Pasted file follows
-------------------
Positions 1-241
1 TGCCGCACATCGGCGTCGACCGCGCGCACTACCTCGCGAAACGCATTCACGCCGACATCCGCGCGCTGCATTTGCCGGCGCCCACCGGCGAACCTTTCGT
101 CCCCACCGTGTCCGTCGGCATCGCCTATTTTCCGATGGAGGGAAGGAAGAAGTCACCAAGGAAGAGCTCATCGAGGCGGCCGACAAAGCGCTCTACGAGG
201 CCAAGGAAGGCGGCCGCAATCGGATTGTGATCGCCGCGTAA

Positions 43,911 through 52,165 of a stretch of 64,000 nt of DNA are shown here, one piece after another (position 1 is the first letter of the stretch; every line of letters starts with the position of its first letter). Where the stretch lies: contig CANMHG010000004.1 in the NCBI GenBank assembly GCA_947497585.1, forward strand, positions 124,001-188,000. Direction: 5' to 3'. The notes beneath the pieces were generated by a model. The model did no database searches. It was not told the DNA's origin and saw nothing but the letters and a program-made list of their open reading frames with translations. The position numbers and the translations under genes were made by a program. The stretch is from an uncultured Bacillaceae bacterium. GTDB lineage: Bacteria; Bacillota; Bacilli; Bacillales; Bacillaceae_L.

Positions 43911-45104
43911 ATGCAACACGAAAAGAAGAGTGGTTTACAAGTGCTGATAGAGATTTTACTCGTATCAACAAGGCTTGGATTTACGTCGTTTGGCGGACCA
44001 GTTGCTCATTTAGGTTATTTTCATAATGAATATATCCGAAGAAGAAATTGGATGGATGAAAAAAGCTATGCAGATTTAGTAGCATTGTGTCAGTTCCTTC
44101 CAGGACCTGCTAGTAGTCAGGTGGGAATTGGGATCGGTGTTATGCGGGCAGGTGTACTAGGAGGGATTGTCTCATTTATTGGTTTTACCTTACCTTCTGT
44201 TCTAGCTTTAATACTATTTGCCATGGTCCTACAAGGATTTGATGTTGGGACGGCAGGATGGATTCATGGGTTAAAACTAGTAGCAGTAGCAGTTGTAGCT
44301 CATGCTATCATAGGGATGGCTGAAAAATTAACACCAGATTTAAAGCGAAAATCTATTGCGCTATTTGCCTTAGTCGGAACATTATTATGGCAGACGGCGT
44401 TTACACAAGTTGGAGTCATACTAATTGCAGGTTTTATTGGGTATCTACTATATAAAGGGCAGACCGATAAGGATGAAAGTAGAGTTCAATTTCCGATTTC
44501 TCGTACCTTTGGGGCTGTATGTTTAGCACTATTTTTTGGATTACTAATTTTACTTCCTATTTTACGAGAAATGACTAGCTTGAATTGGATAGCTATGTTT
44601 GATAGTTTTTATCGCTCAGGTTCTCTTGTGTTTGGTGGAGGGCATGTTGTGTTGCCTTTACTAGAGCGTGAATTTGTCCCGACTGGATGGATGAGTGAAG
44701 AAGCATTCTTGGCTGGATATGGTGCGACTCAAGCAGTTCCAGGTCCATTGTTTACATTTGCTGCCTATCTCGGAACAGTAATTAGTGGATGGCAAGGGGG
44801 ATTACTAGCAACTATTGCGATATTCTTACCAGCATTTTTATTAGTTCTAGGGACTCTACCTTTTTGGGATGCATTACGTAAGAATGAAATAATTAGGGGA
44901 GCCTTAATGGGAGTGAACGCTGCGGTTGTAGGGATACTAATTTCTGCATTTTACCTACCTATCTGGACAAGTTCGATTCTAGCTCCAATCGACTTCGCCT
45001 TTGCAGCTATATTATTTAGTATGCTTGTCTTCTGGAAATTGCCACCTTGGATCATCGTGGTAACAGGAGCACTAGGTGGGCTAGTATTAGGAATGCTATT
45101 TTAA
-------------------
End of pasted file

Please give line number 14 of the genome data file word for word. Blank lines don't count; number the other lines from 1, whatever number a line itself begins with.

44601 GATAGTTTTTATCGCTCAGGTTCTCTTGTGTTTGGTGGAGGGCATGTTGTGTTGCCTTTACTAGAGCGTGAATTTGTCCCGACTGGATGGATGAGTGAAG